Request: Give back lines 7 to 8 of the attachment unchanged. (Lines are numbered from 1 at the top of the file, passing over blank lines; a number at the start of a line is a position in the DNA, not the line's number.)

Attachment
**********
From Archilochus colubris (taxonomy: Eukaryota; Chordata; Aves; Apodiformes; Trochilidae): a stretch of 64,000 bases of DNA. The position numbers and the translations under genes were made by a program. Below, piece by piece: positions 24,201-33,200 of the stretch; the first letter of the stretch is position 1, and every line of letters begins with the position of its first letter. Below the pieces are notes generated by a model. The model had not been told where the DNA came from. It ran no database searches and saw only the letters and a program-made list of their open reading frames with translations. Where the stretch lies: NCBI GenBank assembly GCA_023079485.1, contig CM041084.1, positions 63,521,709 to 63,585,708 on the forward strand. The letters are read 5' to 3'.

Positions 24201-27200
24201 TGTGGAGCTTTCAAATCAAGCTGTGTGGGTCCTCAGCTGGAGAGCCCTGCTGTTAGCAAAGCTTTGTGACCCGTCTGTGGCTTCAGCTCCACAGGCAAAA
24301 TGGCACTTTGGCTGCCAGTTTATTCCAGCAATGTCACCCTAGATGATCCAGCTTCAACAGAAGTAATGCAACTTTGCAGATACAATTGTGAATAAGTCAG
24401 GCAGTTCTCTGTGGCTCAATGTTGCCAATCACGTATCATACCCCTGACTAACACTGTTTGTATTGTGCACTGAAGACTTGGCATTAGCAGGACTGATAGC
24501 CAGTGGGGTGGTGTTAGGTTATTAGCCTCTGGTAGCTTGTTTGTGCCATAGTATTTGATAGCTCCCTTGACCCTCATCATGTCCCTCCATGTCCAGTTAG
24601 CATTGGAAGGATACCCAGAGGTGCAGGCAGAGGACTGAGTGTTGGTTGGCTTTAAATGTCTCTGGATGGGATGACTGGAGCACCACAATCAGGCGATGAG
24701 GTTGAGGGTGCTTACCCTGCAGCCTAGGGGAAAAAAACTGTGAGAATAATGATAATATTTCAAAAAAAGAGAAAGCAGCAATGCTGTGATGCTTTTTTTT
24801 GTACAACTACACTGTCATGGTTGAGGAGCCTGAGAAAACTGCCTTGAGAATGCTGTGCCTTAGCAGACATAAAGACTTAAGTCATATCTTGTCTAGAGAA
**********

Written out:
24601 CATTGGAAGGATACCCAGAGGTGCAGGCAGAGGACTGAGTGTTGGTTGGCTTTAAATGTCTCTGGATGGGATGACTGGAGCACCACAATCAGGCGATGAG
24701 GTTGAGGGTGCTTACCCTGCAGCCTAGGGGAAAAAAACTGTGAGAATAATGATAATATTTCAAAAAAAGAGAAAGCAGCAATGCTGTGATGCTTTTTTTT